Agencies

[Federal Register Volume 77, Number 38 (Monday, February 27, 2012)]
[Notices]
[Pages 11572-11573]
From the Federal Register Online via the Government Printing Office [www.gpo.gov]
[FR Doc No: 2012-4524]


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DEPARTMENT OF THE INTERIOR

National Park Service

[2253-665]


Notice of Inventory Completion: Bishop Museum, Honolulu, HI

AGENCY: National Park Service, Interior.

ACTION: Notice.

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SUMMARY: The Bishop Museum has completed an inventory of human remains 
in consultation with the appropriate Indian tribe, and has determined 
that there is a cultural affiliation between the human remains and a 
present-day Indian tribe. Representatives of any Indian tribe that 
believes itself to be culturally affiliated with the human remains may 
contact the Bishop Museum. Repatriation of the human remains to the 
tribe stated below may occur if no additional claimants come forward.

DATES: Representatives of any Indian tribe that believes it has a 
cultural affiliation with the human remains should contact the Bishop 
Museum at the address below by March 28, 2012.

ADDRESSES: Betty Lou Kam, Vice President, Cultural Collections, Bishop 
Museum, 1525 Bernice St., Honolulu, HI 96817, telephone (808) 848-4144.

SUPPLEMENTARY INFORMATION: Notice is here given in accordance with the 
Native American Graves Protection and Repatriation Act (NAGPRA), 25 
U.S.C. 3003, of the completion of an inventory of human remains in the 
possession of the Bishop Museum. The human remains were removed from 
western North America, most likely from north-central California.
    This notice is published as part of the National Park Service's 
administrative responsibilities under NAGPRA, 25 U.S.C. 3003(d)(3). The 
determinations in this notice are the sole responsibility of the 
museum, institution or Federal agency that has control of the Native 
American human remains. The National Park Service is not responsible 
for the determinations in this notice.

Consultation

    A detailed assessment of the human remains was made by Bishop 
Museum professional staff in consultation with representatives of the 
Santa Rosa Indian Community of the Santa Rosa Rancheria, California 
(Tachi Yokut Tribe). Correspondence in support of the assessment also 
was provided by the Picayune Rancheria of Chukchansi Indians of 
California. In addition, the Bishop Museum contacted the Table Mountain 
Rancheria of California.

[[Page 11573]]

History and Description of the Remains

    In June of 1966, human remains representing, at minimum, two 
individuals were given to Dr. Alan Zeigler by Dr. Grover Krantz, while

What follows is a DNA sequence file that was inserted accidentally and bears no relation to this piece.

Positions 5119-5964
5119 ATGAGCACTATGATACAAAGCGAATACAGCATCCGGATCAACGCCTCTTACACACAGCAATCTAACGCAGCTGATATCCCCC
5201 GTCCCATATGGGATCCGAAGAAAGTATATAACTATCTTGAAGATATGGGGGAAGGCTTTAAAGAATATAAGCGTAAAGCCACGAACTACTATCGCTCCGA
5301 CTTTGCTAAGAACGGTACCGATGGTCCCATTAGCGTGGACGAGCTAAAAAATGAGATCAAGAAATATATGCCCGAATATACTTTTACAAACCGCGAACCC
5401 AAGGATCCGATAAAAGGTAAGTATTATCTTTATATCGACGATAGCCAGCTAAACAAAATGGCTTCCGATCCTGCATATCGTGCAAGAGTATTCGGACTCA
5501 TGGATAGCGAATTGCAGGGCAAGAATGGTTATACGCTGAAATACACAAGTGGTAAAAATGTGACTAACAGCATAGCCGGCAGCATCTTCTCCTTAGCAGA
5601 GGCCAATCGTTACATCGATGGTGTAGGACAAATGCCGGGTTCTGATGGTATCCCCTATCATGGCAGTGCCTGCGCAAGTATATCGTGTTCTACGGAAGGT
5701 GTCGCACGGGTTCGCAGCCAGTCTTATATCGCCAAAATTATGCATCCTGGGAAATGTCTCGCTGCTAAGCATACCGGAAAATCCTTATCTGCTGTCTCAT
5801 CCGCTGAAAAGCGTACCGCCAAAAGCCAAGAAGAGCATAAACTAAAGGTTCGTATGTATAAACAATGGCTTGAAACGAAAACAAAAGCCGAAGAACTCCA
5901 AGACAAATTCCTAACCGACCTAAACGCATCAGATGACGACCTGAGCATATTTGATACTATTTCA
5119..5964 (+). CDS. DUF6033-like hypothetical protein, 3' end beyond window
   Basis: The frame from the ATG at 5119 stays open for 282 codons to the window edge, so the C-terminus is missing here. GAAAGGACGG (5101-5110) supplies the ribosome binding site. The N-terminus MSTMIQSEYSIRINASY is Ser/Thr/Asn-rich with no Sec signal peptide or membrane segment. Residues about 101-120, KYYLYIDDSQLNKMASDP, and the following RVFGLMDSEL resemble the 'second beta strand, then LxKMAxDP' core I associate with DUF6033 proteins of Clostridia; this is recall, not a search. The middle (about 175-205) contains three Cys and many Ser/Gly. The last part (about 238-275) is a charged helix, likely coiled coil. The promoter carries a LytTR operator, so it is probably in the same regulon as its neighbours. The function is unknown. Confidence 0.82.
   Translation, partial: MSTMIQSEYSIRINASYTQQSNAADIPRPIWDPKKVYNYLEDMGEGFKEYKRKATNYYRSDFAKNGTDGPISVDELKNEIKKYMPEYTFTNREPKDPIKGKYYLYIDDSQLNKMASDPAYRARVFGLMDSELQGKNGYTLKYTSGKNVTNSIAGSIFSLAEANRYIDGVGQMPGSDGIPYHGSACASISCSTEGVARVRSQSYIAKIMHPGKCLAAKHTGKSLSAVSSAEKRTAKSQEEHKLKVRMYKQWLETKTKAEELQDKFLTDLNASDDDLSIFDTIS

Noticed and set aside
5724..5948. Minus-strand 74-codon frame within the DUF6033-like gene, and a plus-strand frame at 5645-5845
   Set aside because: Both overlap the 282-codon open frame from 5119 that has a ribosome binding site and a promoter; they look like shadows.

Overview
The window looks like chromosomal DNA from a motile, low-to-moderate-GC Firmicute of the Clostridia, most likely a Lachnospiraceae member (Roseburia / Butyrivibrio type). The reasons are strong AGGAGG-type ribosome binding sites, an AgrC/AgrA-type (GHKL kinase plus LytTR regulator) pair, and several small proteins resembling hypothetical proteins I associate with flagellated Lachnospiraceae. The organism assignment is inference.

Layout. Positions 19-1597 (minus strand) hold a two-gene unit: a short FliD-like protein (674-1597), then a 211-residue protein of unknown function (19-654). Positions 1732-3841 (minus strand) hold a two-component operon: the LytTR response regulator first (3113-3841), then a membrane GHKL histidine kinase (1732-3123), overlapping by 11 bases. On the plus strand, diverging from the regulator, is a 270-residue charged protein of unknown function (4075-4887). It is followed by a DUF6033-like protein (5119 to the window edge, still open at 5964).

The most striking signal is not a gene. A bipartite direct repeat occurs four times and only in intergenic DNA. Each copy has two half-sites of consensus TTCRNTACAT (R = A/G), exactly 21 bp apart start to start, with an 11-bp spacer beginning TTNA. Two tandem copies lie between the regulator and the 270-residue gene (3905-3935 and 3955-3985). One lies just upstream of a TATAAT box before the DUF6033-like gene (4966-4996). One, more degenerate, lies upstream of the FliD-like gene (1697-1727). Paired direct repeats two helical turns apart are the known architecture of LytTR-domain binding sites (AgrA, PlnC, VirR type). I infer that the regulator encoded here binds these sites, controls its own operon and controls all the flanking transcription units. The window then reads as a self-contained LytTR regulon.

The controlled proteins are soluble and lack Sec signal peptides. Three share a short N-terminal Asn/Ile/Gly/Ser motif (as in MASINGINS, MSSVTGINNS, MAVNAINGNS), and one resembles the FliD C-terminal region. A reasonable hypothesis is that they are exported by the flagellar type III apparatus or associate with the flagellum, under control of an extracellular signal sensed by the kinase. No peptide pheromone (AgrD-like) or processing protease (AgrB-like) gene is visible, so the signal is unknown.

Dr. Zeigler was studying at the University of California, Berkeley. No 
information is provided as to the origins of the remains, other than a 
note in Zeigler's 1966 catalog listing the location as western North 
America. However, at the time, all of Dr. Zeigler's work focused around 
the Alameda County and Fresno areas in California. Presumably, these 
human remains were given to Zeigler to complement his research 
collection. Remains representing a minimum of two individuals were 
accompanied by a tag that reads, ``Sex? Imm. (2863 A.C. Zeigler) Coll? 
Rec'd from G. Krantz Western North America--No other data. (No meas's 
or wt.) Rec'd Jun-, 1966. Composite part, skeleton only, homo 
sapiens.'' No known individuals were identified. No associated funerary 
objects are present.
    During his time at the University of California, Berkeley, much of 
Dr. Zeigler's collecting was focused on the Alameda, Fresno and 
Northern/Central California areas. In 1968, Dr. Zeigler published 
``Quasi-agriculture in North-central California and its effect on 
aboriginal social structure'' in Kroeber Anthropological Society 
Papers, No. 38, pp. 52-67. Thus, the specimens given to Dr. Zeigler by 
Dr. Krantz probably were from these regions and were given to Dr. 
Zeigler in support of his studies. The geographic locations described 
lie within Yokut territories, which run from the San Pablo Bay shores 
to Tahachapi, and encompass Dr. Zeigler's work area, most notably in 
the East Bay area.

Determinations Made by the Bishop Museum

    Officials of the Bishop Museum have determined that:
     Pursuant to 25 U.S.C. 3001(9), the human remains described 
in this notice represent the physical remains of two individuals of 
Native American ancestry.
     Pursuant to 25 U.S.C. 3001(2), there is a relationship of 
shared group identity that can be reasonably traced between the Native 
American human remains and the Santa Rosa Indian Community of the Santa 
Rosa Rancheria, California (Tachi Yokut Tribe).

Additional Requestors and Disposition

    Representatives of any Indian tribe that believes itself to be 
culturally affiliated with the human remains should contact Betty Lou 
Kam, Vice-President, Cultural Resources, Bishop Museum, 1525 Bernice 
St., Honolulu, HI 96817, telephone (808) 848-4144, before March 28, 
2012. Repatriation of the human remains to the Santa Rosa Indian 
Community of the Santa Rosa Rancheria, California (Tachi Yokut Tribe) 
may proceed after that date if no additional claimants come forward.
    The Bishop Museum is responsible for notifying the Santa Rosa 
Indian Community of the Santa Rosa Rancheria, California (Tachi Yokut 
Tribe) that this notice has been published.

    Dated: February 22, 2012.
Sherry Hutt,
Manager, National NAGPRA Program.
[FR Doc. 2012-4524 Filed 2-24-12; 8:45 am]
BILLING CODE 4312-50-P